Understanding gender terms and addressing patients using the right pronouns is vital to decreasing health disparities in the LGBQT community.
When pharmacists are helping patients fill out forms or are in counseling sessions, they should ask patients their preferred name and pronouns, said Kelsea Gallegos Aragon, PharmD,BCACP, assistant professor of Pharmacy Practice and Administration at the University of New Mexico College of Pharmacy and pharmacist clinician at Truman Health Services, during her presentation at the American Pharmacists Association 2022 Annual Meeting & Exposition. A patient may, for example, come in for hormone therapy, but do not want to use the pronoun for the sex they are in transition to currently.
Front desk and registration staff should also address patients by the proper pronouns. “If they use the wrong pronouns—called ‘deadnaming’ in the community—are they going to be happy or feel safe?” Aragon said. “They may leave.”
“We want to make sure everyone knows it is a safe place. You want to ensure that patients understand—whatever their gender, whatever their orientation—discrimination will not be tolerated,” Aragon said.
Another way to do this is by using only gender-neutral pronouns, such as “they,” and avoiding terms such as “guys” and “gals.”
Creating a safe, comfortable environment is vital, as the LGBQT community faces more health care disparities than the average population, according to Aragon. A 2015 study found that 1 of 3 transgender people have a negative experience at a medical visit, and 23% don’t engage in medical care due to fear of mistreatment. Additionally, 50% of LGBQT individuals said they had to educate their health care provider on how to provide care to them.
During her presentation, Aragon also clarified important definitions that pharmacy staff should know.
Sex is based on the genitalia an individual was born with, while gender is “much more complex,” she noted. “It’s how you feel about who you are, your internal sense of self, and how you fit into the world and society.”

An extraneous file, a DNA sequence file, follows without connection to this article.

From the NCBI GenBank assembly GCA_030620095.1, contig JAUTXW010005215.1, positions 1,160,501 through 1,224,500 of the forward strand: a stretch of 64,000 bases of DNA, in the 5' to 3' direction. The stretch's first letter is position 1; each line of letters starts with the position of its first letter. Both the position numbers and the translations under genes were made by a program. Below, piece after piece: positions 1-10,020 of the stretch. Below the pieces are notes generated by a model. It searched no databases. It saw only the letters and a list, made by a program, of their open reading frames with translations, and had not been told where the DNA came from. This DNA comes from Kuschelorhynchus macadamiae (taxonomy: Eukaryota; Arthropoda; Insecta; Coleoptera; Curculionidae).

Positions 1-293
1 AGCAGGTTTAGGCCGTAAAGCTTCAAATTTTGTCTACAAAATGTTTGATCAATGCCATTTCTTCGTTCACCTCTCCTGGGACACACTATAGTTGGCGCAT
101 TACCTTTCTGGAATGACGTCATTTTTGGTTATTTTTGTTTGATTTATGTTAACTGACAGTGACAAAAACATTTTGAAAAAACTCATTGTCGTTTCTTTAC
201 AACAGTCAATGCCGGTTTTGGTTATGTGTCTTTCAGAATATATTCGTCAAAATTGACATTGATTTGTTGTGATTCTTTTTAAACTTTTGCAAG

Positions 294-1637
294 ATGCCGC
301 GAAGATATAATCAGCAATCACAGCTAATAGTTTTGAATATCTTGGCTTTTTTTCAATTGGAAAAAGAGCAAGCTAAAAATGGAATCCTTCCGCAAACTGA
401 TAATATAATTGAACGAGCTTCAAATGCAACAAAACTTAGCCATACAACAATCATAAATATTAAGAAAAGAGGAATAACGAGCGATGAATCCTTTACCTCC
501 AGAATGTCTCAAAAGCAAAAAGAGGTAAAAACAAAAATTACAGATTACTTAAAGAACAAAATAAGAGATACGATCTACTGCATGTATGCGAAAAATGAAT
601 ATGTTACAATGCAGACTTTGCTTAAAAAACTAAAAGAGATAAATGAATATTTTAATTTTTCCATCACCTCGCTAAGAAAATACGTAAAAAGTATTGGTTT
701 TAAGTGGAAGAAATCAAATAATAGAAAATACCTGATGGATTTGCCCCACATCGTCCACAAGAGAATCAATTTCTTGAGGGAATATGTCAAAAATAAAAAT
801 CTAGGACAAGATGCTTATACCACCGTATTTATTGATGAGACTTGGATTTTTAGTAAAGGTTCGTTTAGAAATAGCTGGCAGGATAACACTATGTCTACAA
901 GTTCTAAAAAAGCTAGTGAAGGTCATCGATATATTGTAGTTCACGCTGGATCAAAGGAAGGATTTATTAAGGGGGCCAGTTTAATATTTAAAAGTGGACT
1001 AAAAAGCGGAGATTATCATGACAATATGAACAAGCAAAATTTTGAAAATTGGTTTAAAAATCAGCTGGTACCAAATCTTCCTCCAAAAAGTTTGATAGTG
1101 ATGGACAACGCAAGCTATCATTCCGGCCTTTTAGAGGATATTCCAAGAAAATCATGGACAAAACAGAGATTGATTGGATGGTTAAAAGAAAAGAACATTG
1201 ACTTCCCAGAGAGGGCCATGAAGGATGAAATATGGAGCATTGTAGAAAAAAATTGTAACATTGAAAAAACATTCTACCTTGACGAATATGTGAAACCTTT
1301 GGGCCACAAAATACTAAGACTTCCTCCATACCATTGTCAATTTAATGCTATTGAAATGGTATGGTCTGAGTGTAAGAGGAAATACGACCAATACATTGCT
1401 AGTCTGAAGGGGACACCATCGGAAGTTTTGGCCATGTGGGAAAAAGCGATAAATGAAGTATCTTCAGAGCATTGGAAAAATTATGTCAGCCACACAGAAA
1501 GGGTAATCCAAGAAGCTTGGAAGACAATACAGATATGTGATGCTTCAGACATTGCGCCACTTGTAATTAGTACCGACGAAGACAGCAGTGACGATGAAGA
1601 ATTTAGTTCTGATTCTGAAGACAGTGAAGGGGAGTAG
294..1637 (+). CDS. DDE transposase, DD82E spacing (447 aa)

“Gender non-binary” is used for individuals who may not feel like identifying as a male or a female, while “transgender” is an umbrella term for people whose gender identity and/or expression is different from cultural expectations.
Aragon also educated APhA 2022 attendees on feminizing hormones and masculinizing hormones.
Advise patients using estrogen—including estradiol, transdermal patches, and compounded creams—that they will experience softer, less oily skin; body fat redistribution (less in the center area of the body and more towards the hips); and decreased muscle mass—even if they are exercising the same amount of time.
Patients taking estrogen will also have thin or slow growth of body or facial hair and breast growth, an A or B cup at the most, Aragon noted.
Meanwhile, testosterone monotherapy adds more fat in the center of the body, which increases patient’s risks of higher blood pressure and developing diseases such as non-alcoholic fatty liver disease.
“This is a great time to talk [with the patient] about healthy lifestyle and…exercise,” Aragon added.
Aragon concluded her presentation by sharing helpful resources, including the Office of Disease Prevention and Health Promotion Healthy People 2020 Report on LGBT Health and links to the Human Rights Campaign and the National LGBTQIA+ Health Education Center.